The overarching theme of this week’s woke stories is diversity and inclusion from the tiniest insect to multi-billion dollar corporations. White privilege and bus-stop seating are joined by matters non-binary and artistic, in the loosest possible sense.
You may have missed it because, well, most of them don’t really make much noise, but an ant roar recently swept the globe as the approximately 1 quadrillion ants (give or take a few billion) alive on earth joined together to applaud the naming of a new ant species.
OK, not really, but they would have if they’d known about it because this one is ground-breaking.
It’s the first animal species to be given a non-binary name. The Ecuadorian miniature trapdoor ant has been called Strumigenys ayersthey in ’recognition of non-binary people and a celebration of gender diversity.
Is the ant non-binary? Well of course not. Only one specimen was found, a female. And since she was ultimately preserved in ethanol, her views on the subject were probably not canvassed.
Has it been named after someone who ‘identifies’ as non-binary? No again. Strumigenys is a genus of ants and ayersthey is named after Jeremy Ayers, an artist and human rights activist, who was gay.
Is this a load of virtue-signalling, diversity-embracing codswallop? You bet.
Study author Dr Douglas Booher of Yale University said:
Moving forward the “they” can and should be used as a suffix to new species for those that want to be identified outside of the gender binary.
All ant workers are female and non-reproductive in most cases, so there wasn’t anything special about the ant’s biological sex per se. Because it was such a cool find, I wanted to celebrate this ant with a name that celebrates all biological diversity, which includes diversity among individuals, gender included.
It’s a pity that it took a bunch of white male scientists to set them free but thank goodness all those marginalised gender-diverse ants can now live an authentic life free from toxic labels and stereotypes.
Pretty soon they’ll all be eschewing their omnivorous existence in favour of veganism.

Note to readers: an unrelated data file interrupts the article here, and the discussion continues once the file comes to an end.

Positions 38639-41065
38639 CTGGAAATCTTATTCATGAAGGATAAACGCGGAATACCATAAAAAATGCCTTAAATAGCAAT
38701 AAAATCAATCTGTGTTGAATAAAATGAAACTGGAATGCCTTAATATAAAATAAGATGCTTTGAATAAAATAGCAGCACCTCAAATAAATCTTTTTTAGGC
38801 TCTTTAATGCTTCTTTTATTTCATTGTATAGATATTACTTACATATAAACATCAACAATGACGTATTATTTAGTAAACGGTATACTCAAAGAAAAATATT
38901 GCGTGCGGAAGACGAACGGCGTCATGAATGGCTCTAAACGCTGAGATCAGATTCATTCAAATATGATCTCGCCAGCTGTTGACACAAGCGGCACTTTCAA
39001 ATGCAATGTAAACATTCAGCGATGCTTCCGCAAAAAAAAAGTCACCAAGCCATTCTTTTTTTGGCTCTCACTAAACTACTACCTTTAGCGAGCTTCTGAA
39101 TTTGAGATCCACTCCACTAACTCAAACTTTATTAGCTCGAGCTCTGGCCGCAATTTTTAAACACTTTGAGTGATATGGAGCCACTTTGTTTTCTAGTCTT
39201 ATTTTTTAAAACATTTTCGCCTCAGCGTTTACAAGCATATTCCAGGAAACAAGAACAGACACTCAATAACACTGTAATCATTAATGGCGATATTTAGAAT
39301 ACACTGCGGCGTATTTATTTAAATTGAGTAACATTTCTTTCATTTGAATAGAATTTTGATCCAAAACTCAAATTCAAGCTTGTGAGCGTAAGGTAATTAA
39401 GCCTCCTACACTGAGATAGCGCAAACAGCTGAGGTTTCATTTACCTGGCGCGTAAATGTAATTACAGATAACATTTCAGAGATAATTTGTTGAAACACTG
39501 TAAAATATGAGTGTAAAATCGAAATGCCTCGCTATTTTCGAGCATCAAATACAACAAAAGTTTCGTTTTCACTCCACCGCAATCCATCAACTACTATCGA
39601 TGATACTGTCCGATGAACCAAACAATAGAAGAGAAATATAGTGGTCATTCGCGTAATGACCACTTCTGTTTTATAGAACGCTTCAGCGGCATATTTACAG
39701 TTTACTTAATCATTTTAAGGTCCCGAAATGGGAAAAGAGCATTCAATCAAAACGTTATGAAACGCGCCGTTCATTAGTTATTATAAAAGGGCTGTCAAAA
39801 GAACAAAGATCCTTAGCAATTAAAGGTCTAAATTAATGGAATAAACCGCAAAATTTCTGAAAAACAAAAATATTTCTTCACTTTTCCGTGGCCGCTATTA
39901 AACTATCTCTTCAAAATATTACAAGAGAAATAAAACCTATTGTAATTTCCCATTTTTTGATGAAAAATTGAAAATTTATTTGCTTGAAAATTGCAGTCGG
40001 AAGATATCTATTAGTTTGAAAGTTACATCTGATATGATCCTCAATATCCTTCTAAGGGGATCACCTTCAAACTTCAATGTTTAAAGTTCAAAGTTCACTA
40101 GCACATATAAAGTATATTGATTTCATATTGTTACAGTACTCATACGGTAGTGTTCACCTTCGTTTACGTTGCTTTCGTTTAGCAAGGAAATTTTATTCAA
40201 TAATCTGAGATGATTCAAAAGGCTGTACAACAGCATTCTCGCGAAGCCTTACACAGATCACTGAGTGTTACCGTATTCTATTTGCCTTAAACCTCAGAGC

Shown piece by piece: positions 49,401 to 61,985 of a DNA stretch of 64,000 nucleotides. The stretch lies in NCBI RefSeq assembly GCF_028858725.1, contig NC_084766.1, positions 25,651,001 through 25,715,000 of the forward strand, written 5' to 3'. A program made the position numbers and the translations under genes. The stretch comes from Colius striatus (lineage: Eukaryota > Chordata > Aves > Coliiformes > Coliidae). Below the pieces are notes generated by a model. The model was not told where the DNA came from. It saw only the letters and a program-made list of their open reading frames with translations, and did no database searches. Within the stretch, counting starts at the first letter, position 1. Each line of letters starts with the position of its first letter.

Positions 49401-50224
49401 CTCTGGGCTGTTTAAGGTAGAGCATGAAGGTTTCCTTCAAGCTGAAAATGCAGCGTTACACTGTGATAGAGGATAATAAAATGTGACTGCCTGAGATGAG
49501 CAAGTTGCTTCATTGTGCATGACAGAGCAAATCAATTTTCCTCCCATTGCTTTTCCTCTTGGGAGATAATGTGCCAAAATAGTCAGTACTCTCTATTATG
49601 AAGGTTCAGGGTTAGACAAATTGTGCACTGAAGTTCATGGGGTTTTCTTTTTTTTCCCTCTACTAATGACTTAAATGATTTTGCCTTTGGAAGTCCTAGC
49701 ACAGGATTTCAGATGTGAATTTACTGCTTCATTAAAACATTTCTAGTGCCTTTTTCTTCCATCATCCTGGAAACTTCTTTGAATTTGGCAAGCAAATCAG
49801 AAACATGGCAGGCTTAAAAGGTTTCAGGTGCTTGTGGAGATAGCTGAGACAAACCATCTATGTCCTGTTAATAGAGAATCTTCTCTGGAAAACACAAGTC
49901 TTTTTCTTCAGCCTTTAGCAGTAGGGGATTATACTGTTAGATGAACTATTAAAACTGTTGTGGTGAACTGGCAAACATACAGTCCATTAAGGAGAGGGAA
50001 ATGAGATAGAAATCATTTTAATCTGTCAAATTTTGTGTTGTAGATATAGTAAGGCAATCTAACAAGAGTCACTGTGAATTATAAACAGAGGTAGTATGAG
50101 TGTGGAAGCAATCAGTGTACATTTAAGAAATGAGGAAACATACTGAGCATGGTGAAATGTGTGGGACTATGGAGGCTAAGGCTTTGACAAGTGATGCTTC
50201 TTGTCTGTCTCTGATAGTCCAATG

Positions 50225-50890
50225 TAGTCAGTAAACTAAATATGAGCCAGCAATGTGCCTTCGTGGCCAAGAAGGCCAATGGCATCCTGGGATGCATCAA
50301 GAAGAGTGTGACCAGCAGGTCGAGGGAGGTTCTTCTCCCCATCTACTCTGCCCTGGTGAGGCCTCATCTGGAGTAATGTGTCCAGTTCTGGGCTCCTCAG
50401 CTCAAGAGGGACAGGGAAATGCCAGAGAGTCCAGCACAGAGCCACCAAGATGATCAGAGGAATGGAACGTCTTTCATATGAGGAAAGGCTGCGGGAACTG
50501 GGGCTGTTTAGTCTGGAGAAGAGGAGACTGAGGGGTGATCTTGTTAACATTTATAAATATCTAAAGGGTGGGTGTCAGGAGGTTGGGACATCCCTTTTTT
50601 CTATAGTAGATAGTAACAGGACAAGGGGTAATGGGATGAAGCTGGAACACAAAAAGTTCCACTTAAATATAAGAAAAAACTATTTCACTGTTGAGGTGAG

The perpetually naked (and obviously non-binary) emperor of post-modern conceptual art is still suffering from the delusion that he/she/they are sumptuously clothed. The shortlist of finalists for the 2021 Turner Prize was recently announced and it’s everything we’ve come to expect from this annual orgiastic ovation to contemporary ‘art’.
The prize was not awarded last year due to Covid but the 2019 prize money was split between all four finalists after they begged the judges not to choose a single winner. All hail those unselfish little social justice darlings! Or, and I’m just spit-balling here, maybe a quarter of £40,000 and the resultant publicity for their individual social justice causes was worth more in the hand than zilch in the bush.
This ‘collective’ approach obviously struck a chord with the judges, who decided that ‘artistic ensembles’ would be the focus this year.
The shortlisted candidates this year include — jazz hands, please, no drum rolls — a collective of ‘neurodiverse’ artists and:
[A] group founded by and for a “community of queer, trans and non binary people of colour involved in art, sound and radical activism”.
The front runner however, is Cooking Sections, a duo that put a table in a tidal zone off the Isle of Skye to grow oysters and serve meals of molluscs and seaweed.
I shouldn’t have to explain their ‘artwork’s’ purpose, Why, anyone can see that: